The Zombie Apocalypse is fiction created by brilliant writers to tantalize our imaginations. It can become quite satisfying (or wishful) to think of being a creature without thought, worry of money problems, sex, and any other earthly ties to humanity.

Several books have been written on the subject of the Zombie Phenomenon. One is Timothy Verstynen and Bradley Voytek’s book, Do Zombies Dream of Undead Sheep? They discuss at full length the discipline of neuroscience or more simply put; how does a Zombie’s brain work?

Of course, the book shouldn’t be taken seriously! But hey, if it tickles people’s fun bone about this global zombie apocalypse craze, what harm can it cause being trendy?

The fear of death can cloud our reasoning and logic processes. The ultimate fear of life ending tends to make us believe in almost anything that will cease the end of life or death.

In ancient times, people formed cults to create a belief in an afterlife. Even today in Mexico they believe in a mythical being called: La Santa Muerte (The Saint of Death). A celebration each year is held every November 2nd.

The Egyptians had Osiris (The King of Death), the Greeks had Thanatos (The God of Death), and the Vikings had Vahalla (The Hall of the Slain)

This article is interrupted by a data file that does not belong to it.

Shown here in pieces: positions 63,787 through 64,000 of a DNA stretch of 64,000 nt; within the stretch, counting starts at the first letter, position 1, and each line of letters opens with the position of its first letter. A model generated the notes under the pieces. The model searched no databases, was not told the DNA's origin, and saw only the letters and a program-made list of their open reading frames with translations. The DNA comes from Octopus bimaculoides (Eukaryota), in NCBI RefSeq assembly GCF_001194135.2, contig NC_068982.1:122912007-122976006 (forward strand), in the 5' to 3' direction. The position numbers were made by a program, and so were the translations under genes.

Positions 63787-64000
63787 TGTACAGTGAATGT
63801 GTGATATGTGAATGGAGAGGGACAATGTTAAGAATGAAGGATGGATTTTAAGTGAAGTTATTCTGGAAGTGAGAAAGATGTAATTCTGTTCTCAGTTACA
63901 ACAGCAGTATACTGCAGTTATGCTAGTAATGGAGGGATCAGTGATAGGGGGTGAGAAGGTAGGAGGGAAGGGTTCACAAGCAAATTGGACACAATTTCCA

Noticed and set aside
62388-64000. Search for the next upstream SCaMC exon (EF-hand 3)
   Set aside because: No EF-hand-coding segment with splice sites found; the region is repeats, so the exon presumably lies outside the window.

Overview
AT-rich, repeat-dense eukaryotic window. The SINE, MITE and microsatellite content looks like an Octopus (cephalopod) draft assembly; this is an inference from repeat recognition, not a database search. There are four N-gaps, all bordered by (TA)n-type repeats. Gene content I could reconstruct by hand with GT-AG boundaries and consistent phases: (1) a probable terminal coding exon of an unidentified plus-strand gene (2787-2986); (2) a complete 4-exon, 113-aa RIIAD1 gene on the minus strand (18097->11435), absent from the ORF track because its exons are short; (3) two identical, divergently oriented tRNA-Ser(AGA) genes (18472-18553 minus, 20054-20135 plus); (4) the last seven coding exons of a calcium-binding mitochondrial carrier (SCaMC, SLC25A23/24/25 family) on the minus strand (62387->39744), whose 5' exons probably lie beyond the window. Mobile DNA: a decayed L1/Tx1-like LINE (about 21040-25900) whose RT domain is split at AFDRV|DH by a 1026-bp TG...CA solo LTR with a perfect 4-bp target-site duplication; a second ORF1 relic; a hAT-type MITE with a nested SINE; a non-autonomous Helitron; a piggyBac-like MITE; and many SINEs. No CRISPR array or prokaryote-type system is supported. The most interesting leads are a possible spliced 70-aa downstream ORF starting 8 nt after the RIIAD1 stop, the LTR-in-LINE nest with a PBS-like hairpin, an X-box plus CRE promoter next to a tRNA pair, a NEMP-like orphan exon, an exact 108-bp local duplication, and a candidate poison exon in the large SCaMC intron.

But by far the Egyptians were the most obsessed with life after death. The archaeological finds through- out previous times attest that kings and pharaohs strongly believed in the afterlife. They were mummified and buried with many treasures and personal belongs to guide them into and sustain them in the afterlife.
But, it can be said that today’s modern Egyptian obsession with death and the afterlife has diminished. Their belief in living a full life has become quite passionate. Still, they do not believe in cremation—for in doing so, it would destroy any chance of an afterlife (if there is one) of the deceased.

Now, let’s delve into America’s culture on the afterlife.

Thousands of people have proclaimed to have had paranormal experiences, but until recently these experiences have been on the hush-hush. The organization NDERF (Near Death Experience Research Foundation) has come up with some interesting facts.